Venice, Italy. 2014. Venice's winding waterways lined with shops, houses and hotels are undeniably picturesque. A city like no other, Venice has captured the imagination of generations. Nevertheless, the reality of its denying economic prosperity and its vanishing middle class beckons the question of how cities can maintain vitality and their cherished history.
New York City. 2016. The mesmerizing flow of people to the sound track of car engines, horns, and street vendors sets New York a part as a city whose possibilities seem as endless as its population.
Berlin, Germany. 2014. Majestically situated at the historical entry point connecting East and West Berlin, Brandenburg Gate serves as a reminder and explanation of the city's historic divide that still defines so much of its development and culture.
Venice, Italy. 2014. Just behind the hustle and bustle of these tourists’ shops, sits the world’s original ‘Ghetto.’ In 1516, the city designated this area for the Jewish population. Still primarily inhabited by Jews, this community with its densely packed buildings and low ceilings is only accessible by alley ways and a few water canals sitting in stark contrast to the city around it. It stands of a reminder of the ongoing contemporary challenges in this city but also in cities across the world that have systematically segmented marginalized populations into less “desirable” areas.
Florence, Italy. 2014. Initially nested between the hills for security, the densely packed streets of this historic City-State are reminders of the wonder that can be created and is continually created by the human propinquity.
Rome, Italy. 2010. Taken from the Forum looking out towards the historic city remains, this image is a reminder of the brilliance and oppression that has been birthed in cities for millennium.
Houston, Texas. 2016. Situated just feet away from the Brays Bayou along the MacGregor Corridor in Houston's Third Ward, this typical low income apartment complex neighbors dazzling upper-income mansions and modest middle class single family homes. This community has the highest level of economic diversity in the county. In fact, as locals will quickly point out that this neighborhood was home to Beyoncé until she moved to New York City but is also home to many whose housing is covered by Section 8 vouchers. Thus, this neighborhood serves as a reminder of the heterogeneity within U.S. black "impoverished" neighborhoods that is often left out of our predominant narratives of urban poverty.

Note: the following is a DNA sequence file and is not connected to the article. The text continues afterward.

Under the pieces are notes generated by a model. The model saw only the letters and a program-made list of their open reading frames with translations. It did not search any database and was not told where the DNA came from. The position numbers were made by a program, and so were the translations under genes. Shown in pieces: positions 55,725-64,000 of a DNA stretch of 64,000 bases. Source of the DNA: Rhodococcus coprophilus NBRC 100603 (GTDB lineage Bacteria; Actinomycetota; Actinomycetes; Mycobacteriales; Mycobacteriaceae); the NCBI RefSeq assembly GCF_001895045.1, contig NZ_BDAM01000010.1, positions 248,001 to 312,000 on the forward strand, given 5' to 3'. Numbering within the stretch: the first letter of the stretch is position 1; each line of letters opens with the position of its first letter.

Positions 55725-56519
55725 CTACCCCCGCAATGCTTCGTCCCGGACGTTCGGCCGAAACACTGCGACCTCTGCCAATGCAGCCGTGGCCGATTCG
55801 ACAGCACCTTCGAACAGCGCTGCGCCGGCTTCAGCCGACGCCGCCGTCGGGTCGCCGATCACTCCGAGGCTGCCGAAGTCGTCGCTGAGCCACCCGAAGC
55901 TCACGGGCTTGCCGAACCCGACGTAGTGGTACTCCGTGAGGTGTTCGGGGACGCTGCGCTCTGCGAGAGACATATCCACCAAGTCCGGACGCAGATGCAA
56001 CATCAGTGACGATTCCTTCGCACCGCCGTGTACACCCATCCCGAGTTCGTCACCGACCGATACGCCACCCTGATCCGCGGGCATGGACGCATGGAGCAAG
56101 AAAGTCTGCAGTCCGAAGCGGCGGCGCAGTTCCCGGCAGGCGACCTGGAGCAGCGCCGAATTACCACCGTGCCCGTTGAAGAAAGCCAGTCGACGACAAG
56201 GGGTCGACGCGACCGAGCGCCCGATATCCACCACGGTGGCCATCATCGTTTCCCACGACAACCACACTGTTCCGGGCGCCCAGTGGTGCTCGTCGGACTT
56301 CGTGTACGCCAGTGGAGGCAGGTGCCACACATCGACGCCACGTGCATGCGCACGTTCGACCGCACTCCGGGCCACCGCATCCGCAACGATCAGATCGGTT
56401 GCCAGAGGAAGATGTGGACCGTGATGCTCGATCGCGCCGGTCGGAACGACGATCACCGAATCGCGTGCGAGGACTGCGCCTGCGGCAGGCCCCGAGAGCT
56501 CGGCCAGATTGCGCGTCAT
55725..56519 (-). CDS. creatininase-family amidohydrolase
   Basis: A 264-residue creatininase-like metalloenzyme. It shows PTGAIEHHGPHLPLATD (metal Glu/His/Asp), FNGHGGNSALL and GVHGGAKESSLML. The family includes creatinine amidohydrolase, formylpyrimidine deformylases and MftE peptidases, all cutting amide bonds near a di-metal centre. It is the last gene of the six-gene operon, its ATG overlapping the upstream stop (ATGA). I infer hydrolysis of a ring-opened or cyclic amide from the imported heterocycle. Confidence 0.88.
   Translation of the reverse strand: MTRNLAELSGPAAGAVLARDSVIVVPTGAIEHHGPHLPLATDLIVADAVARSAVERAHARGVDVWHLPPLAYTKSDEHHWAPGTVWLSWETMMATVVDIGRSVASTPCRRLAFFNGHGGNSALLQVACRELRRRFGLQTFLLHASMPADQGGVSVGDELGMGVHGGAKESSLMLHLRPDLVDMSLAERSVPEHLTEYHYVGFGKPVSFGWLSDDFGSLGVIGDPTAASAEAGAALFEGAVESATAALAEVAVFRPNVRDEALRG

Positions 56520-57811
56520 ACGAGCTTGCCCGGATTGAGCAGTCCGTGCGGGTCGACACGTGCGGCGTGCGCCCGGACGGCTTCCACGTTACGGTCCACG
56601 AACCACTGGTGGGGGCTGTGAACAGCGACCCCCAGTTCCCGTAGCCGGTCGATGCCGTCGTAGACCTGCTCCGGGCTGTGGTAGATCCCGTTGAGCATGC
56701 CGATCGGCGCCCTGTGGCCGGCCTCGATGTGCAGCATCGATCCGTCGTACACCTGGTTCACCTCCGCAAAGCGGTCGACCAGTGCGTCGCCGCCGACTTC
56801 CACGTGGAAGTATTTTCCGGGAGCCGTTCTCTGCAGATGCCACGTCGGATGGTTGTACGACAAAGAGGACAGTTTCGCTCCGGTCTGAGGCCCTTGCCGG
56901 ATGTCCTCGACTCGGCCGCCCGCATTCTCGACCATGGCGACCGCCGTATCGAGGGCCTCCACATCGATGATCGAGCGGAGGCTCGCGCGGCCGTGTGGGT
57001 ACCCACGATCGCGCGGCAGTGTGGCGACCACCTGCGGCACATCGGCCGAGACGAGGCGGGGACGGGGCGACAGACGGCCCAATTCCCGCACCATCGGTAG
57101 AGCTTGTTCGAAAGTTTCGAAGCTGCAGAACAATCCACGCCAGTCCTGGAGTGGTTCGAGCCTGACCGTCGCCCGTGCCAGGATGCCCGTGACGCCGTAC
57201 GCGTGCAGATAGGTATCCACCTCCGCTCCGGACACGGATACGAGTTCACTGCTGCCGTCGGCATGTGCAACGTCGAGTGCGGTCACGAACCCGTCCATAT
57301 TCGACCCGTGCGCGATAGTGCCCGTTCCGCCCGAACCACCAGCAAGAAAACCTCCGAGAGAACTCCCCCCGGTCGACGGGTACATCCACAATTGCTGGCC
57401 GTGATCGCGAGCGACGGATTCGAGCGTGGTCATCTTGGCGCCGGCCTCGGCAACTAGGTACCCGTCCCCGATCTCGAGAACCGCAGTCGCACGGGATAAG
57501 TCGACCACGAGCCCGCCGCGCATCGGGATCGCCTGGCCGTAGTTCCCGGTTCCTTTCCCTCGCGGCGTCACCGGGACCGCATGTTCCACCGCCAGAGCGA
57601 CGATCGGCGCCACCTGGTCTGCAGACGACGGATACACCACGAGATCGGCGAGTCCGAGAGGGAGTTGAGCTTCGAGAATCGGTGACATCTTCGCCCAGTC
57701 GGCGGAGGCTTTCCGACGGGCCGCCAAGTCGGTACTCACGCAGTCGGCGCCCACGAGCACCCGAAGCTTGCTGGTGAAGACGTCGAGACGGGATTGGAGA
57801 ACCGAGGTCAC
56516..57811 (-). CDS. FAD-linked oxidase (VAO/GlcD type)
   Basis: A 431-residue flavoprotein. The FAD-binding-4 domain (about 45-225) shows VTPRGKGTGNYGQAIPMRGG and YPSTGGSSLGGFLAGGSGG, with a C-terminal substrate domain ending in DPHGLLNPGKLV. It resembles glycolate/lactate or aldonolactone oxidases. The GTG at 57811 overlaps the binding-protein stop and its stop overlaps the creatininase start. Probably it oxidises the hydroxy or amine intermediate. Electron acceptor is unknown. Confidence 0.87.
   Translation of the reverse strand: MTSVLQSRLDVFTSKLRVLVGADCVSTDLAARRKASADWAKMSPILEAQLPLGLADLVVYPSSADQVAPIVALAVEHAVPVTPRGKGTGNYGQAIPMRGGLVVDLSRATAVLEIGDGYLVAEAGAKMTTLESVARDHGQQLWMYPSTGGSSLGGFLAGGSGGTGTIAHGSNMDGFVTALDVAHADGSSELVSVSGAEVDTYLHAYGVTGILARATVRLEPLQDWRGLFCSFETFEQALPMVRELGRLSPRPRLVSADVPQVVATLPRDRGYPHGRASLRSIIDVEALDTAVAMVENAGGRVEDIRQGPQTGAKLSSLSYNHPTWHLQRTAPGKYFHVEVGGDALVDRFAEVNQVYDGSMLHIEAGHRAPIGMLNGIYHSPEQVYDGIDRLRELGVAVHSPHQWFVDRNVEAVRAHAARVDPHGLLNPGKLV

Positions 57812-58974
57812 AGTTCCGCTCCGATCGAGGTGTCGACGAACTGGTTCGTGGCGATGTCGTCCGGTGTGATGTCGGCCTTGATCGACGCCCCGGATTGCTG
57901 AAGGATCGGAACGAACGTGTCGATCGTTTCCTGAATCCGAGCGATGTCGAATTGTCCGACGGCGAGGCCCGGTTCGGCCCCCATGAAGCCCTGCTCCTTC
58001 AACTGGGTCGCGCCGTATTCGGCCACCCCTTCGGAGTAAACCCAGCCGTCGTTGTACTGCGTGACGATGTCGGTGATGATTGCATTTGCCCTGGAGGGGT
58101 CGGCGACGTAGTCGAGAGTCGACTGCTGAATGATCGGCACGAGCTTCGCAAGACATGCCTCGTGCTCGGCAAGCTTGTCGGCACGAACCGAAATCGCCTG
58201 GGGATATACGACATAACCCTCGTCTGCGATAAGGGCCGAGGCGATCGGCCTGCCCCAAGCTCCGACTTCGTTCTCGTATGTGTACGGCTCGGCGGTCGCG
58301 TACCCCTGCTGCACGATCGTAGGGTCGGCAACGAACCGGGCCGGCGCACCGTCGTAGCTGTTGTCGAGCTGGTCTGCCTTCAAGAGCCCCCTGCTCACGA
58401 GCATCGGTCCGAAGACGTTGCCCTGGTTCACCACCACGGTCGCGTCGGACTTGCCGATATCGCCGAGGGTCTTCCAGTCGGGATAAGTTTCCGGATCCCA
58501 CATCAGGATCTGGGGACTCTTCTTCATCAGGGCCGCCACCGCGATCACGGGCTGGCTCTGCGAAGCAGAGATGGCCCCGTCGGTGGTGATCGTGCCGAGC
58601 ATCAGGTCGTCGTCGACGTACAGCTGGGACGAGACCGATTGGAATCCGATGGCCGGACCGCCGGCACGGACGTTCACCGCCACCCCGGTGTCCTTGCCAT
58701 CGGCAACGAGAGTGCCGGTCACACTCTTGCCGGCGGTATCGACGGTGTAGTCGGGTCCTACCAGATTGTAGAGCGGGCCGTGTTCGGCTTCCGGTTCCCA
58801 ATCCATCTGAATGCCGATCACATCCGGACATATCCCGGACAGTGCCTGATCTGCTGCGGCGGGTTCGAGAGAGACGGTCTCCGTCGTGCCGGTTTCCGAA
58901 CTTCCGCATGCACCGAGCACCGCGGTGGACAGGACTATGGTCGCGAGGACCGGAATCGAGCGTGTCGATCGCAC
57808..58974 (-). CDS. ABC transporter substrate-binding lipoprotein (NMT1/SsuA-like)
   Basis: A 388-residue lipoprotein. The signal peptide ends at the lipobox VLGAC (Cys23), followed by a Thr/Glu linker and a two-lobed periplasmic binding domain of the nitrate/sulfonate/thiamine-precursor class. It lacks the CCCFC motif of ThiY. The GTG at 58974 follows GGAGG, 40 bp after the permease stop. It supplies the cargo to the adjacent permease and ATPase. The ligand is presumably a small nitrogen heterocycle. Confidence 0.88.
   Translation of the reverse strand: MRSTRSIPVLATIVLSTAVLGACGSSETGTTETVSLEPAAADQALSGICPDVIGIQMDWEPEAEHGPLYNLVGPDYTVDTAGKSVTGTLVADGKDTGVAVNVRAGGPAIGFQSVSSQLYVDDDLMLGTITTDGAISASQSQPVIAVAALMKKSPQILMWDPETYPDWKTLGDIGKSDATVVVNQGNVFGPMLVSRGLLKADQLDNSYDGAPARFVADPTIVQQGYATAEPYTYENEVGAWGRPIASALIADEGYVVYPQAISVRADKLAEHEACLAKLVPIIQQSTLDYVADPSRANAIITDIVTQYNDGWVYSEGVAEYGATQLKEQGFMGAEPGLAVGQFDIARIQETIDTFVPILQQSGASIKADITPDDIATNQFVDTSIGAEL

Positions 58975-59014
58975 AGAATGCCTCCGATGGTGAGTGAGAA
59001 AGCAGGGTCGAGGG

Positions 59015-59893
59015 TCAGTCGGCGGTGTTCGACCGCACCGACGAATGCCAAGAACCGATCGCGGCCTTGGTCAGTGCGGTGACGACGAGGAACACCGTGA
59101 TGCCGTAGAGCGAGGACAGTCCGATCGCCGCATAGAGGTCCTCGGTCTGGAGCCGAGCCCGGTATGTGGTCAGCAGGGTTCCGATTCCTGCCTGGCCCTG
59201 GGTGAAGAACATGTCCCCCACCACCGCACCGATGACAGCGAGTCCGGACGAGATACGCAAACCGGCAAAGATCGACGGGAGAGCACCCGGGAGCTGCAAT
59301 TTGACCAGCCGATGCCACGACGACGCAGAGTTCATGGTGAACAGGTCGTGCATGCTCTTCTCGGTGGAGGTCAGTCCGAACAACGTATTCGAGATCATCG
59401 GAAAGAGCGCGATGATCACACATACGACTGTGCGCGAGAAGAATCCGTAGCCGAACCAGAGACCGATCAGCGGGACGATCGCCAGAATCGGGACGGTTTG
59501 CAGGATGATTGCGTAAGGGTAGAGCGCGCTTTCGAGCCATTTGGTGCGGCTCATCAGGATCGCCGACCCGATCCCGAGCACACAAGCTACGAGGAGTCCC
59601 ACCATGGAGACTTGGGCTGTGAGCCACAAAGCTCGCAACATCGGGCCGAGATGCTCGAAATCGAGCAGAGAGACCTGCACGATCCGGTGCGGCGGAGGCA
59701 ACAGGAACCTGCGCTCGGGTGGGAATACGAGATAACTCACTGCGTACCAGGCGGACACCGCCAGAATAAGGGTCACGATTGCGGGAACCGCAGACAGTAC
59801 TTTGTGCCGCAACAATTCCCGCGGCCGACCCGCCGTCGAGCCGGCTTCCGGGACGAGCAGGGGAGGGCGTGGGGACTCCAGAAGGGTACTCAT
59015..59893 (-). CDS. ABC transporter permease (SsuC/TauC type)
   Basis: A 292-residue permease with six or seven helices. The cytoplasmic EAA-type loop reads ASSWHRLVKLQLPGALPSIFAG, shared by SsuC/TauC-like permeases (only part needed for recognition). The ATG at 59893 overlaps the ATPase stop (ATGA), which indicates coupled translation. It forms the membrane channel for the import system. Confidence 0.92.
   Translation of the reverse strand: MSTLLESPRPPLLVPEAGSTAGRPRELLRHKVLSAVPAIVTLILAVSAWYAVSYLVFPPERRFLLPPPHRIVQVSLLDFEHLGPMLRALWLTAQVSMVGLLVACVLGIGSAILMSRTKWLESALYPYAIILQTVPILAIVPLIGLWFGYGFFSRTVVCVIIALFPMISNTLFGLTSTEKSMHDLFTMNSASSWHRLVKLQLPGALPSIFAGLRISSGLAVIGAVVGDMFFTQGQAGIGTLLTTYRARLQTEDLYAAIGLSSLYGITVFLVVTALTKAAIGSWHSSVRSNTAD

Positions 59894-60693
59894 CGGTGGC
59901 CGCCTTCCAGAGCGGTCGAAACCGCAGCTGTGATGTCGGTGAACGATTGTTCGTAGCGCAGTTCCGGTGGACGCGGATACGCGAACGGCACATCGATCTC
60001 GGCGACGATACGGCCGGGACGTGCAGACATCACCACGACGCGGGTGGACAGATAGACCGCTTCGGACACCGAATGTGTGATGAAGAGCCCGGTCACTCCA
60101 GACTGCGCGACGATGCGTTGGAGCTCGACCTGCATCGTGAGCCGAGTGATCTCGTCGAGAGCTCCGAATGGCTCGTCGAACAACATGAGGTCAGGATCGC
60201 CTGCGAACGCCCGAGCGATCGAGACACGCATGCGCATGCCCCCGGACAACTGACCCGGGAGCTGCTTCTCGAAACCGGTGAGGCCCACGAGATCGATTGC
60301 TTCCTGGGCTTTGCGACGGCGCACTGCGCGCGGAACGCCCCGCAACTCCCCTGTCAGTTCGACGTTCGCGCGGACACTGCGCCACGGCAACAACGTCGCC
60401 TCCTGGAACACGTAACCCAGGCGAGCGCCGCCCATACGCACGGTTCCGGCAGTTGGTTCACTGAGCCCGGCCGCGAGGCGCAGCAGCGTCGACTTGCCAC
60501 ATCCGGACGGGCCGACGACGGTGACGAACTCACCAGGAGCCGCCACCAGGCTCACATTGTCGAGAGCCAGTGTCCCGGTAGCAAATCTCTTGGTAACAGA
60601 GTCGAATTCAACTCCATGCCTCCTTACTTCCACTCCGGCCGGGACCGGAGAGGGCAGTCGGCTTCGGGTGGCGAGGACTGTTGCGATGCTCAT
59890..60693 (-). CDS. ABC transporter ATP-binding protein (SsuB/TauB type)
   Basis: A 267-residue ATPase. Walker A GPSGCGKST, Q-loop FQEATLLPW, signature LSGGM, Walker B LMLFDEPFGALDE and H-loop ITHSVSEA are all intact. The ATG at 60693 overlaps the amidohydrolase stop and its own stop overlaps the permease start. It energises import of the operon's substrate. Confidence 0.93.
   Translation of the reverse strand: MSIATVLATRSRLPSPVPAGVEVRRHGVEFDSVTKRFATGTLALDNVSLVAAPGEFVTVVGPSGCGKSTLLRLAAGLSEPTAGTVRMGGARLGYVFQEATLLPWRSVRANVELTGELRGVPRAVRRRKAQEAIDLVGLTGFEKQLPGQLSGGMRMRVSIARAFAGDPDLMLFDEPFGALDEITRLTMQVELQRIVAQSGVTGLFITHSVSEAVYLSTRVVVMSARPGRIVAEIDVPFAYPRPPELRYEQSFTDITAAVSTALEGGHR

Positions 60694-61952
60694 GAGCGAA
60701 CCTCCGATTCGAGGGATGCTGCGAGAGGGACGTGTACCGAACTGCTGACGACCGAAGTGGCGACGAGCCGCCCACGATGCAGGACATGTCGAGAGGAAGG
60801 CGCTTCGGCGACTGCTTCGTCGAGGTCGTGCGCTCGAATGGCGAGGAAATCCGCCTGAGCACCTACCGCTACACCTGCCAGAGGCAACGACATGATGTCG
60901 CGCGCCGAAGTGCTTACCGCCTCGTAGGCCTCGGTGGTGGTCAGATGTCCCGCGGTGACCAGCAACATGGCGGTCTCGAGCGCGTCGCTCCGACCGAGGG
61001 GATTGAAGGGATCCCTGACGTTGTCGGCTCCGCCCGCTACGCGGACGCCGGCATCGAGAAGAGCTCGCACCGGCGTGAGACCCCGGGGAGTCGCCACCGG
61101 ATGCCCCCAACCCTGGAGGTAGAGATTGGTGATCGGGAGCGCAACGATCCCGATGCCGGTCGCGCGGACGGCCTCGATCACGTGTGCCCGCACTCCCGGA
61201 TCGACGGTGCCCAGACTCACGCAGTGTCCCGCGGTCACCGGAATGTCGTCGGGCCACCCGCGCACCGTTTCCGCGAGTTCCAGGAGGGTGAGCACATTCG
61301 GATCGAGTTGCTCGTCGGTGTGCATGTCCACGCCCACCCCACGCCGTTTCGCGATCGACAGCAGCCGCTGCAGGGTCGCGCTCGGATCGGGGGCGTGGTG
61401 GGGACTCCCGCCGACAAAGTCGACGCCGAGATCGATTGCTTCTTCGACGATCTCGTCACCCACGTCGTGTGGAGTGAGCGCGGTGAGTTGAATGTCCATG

Philadelphia, Pennsylvania. 2010. Arguably one of the most theoretically and methodologically innovated sociologists, W.E.B. DuBois' dissertation was a mix-methods in-depth study of Philadelphia's Seventh Ward (the predominately Black area of town). Located in the historic Seventh Ward this commiserate mural depicts DuBois' careful mapping of the community including his codebook which color coded houses by their socioeconomic status. His precision and attention to detail influenced much of contemporary sociology and how we think about documenting how social structures perpetuate inequality.
Philadelphia, Pennsylvania. 2010. Framed by the walls of Philadelphia's City Hall, this limited snapshot of the cityscape is a reminder that all perspectives are always limited but together begin to craft a picture of the diversity and complexities within the places so many call home.
Cincinnati, Ohio. 2016. Nestled between seven hills, Cincinnati's picturesque skyline dramatically appears out of nowhere when approaching from the south. The moment the city comes into full view is one I always cherish as it evokes warm memories and reminds me why I do my research.
Berlin Wall, Germany. 2014. Beautified by murals the remaining sections of the Berlin Wall serve as a reminder of historical division as well as humanity's resistance, ability to change structures and create beauty from hardship.